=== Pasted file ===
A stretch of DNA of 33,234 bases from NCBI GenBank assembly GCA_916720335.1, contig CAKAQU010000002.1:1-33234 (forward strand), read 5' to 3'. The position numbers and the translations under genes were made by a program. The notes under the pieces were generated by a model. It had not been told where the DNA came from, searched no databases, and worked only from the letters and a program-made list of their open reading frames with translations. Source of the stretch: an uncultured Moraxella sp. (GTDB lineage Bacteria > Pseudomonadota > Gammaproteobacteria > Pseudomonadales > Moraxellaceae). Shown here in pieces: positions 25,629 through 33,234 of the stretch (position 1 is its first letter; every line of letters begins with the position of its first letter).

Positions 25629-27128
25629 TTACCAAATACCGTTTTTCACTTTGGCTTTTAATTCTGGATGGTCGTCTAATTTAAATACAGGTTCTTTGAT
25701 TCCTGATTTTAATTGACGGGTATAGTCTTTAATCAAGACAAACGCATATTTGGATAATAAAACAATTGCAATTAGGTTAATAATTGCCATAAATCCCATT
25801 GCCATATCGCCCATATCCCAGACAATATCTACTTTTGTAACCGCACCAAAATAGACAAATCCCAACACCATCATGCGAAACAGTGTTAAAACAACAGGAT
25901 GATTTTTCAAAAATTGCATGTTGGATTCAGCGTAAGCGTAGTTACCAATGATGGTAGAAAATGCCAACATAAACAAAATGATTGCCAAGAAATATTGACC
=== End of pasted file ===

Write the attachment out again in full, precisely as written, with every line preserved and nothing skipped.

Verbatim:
A stretch of DNA of 33,234 bases from NCBI GenBank assembly GCA_916720335.1, contig CAKAQU010000002.1:1-33234 (forward strand), read 5' to 3'. The position numbers and the translations under genes were made by a program. The notes under the pieces were generated by a model. It had not been told where the DNA came from, searched no databases, and worked only from the letters and a program-made list of their open reading frames with translations. Source of the stretch: an uncultured Moraxella sp. (GTDB lineage Bacteria > Pseudomonadota > Gammaproteobacteria > Pseudomonadales > Moraxellaceae). Shown here in pieces: positions 25,629 through 33,234 of the stretch (position 1 is its first letter; every line of letters begins with the position of its first letter).

Positions 25629-27128
25629 TTACCAAATACCGTTTTTCACTTTGGCTTTTAATTCTGGATGGTCGTCTAATTTAAATACAGGTTCTTTGAT
25701 TCCTGATTTTAATTGACGGGTATAGTCTTTAATCAAGACAAACGCATATTTGGATAATAAAACAATTGCAATTAGGTTAATAATTGCCATAAATCCCATT
25801 GCCATATCGCCCATATCCCAGACAATATCTACTTTTGTAACCGCACCAAAATAGACAAATCCCAACACCATCATGCGAAACAGTGTTAAAACAACAGGAT
25901 GATTTTTCAAAAATTGCATGTTGGATTCAGCGTAAGCGTAGTTACCAATGATGGTAGAAAATGCCAACATAAACAAAATGATTGCCAAGAAATATTGACC